T lymphocyte cells come in two forms: helper cells and killer cells. The killer cells attack the antigens directly and help control the immune system, releasing chemicals known as cytokines.

The helper cells assist the B cells in making protective antibodies.

Immunity to COVID: What Is Known

"Most people infected, 90% of people, develop antibodies," says Joel Ernst, MD, an immunology expert who is professor of medicine and chief of the division of experimental medicine at UCSF School of Medicine.

People who are infected with COVID-19 but don't have symptoms have less robust antibodies, perhaps undetectable, Ernst says. However, ''most with proven infection do develop an immune response, including neutralizing antibodies."

Coronavirus in Context: Do Antibodies Provide Protection?WebMD's Chief Medical Officer, John Whyte, speaks with Alexander Greninger, MD, PhD, Assistant Director of the UW Medicine Clinical Virology Laboratory, University of Washington, about the effectiveness of antibodies for COVID-19 immunity and transmission.673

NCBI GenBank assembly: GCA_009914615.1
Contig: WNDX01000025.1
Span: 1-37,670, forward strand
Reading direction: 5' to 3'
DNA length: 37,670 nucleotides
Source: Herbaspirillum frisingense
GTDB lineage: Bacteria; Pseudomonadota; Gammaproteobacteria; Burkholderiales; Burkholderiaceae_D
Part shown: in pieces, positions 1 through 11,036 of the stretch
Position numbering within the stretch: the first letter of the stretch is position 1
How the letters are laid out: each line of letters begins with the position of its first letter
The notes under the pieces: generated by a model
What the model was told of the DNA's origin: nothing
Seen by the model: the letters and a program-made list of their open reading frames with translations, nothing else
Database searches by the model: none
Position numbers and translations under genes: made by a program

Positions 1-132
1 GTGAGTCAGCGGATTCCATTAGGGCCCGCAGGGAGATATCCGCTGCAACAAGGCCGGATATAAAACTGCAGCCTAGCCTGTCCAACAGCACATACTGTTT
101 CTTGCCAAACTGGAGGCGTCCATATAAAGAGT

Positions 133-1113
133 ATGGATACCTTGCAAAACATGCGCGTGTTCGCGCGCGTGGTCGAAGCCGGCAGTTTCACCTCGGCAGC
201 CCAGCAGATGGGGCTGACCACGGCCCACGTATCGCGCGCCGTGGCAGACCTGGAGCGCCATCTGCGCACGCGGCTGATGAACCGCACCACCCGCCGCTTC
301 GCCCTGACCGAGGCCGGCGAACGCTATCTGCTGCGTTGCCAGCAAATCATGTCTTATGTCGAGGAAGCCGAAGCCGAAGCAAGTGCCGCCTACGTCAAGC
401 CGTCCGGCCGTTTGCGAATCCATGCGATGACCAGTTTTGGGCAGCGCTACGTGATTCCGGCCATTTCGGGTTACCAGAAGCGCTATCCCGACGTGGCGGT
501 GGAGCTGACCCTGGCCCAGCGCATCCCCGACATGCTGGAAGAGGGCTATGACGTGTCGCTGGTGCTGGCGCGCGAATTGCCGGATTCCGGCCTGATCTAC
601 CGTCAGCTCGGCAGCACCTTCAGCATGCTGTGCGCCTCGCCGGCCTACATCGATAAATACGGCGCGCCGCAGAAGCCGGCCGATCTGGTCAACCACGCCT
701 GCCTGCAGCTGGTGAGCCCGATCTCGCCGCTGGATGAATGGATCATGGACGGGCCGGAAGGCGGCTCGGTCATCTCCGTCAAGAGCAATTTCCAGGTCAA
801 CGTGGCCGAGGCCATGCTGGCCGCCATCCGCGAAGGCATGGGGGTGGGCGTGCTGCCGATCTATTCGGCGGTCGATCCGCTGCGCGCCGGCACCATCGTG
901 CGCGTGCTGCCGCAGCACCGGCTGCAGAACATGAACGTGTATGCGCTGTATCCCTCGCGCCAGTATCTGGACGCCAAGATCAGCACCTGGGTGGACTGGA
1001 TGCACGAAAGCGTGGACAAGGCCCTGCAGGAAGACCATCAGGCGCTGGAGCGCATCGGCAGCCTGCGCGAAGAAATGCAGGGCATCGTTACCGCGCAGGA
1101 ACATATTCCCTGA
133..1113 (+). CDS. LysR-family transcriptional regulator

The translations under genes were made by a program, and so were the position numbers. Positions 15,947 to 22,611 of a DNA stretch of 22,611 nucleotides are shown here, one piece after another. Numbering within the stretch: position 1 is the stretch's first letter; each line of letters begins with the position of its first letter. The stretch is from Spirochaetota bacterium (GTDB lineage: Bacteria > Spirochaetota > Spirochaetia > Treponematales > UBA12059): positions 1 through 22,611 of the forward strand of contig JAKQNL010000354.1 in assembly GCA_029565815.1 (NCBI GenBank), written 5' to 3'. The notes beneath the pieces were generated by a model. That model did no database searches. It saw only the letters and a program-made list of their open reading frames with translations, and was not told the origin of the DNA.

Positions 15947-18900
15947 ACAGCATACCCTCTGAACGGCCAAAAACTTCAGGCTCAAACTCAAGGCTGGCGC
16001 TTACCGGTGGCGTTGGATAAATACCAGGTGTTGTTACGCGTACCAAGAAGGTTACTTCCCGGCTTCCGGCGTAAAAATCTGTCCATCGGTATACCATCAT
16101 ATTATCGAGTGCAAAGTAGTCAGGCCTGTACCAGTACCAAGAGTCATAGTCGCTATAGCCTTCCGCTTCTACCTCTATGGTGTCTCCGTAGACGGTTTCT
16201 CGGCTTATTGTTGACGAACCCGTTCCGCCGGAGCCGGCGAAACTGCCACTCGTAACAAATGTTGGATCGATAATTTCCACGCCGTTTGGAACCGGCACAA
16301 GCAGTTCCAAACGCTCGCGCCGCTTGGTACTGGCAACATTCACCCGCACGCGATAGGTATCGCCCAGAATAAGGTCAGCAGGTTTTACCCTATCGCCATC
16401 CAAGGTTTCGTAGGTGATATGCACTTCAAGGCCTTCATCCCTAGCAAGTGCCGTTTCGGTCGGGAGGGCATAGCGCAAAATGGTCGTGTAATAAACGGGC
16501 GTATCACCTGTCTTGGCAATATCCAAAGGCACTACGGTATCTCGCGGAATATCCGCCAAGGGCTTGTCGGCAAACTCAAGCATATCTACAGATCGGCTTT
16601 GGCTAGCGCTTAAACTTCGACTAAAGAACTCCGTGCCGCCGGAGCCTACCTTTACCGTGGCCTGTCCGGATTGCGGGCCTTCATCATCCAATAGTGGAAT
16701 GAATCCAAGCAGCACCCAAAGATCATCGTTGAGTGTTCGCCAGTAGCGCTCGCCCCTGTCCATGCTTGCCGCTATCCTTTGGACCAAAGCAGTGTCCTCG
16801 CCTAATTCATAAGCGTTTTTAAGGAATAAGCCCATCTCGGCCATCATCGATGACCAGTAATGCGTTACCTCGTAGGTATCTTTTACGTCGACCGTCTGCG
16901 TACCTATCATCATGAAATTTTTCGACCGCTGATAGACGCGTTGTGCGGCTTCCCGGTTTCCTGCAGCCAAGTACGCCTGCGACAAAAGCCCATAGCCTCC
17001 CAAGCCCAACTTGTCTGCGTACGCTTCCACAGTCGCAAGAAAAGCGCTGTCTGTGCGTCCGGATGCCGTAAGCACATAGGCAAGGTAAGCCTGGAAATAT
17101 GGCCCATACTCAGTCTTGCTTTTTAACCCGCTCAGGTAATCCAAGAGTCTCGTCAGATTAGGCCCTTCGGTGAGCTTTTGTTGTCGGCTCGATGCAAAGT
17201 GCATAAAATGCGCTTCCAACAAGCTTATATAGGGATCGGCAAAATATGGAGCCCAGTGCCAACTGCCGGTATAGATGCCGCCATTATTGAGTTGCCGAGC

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JOHN WHYTE: You're watching

Coronavirus in Context.

I'm Dr. John Whyte,

chief medical officer at WebMD.

What's the role of antibodies

against coronavirus infection?

It's one of the biggest

questions

that we've had over the past six

months.



To provide some insight,

I've asked Dr. Alexander

Greninger, a virologist

from the University

of Washington, to join me.

Dr. Greninger, thanks for taking

time to speak today.



ALEXANDER GRENINGER: Thanks

for-- thanks for having me.

It's great to be here.



JOHN WHYTE: Now there was a very

interesting study from a fishing

vessel that leads us to believe

that perhaps antibodies can

provide protection

against COVID infection.

Can you tell us

about this study?



ALEXANDER GRENINGER: Sure.

So, uh, we're the Clinical

Virology Lab at the University

of Washington Medical Center.

We've done about 600,000,

620,000 tests so

far for PCR tests for COVID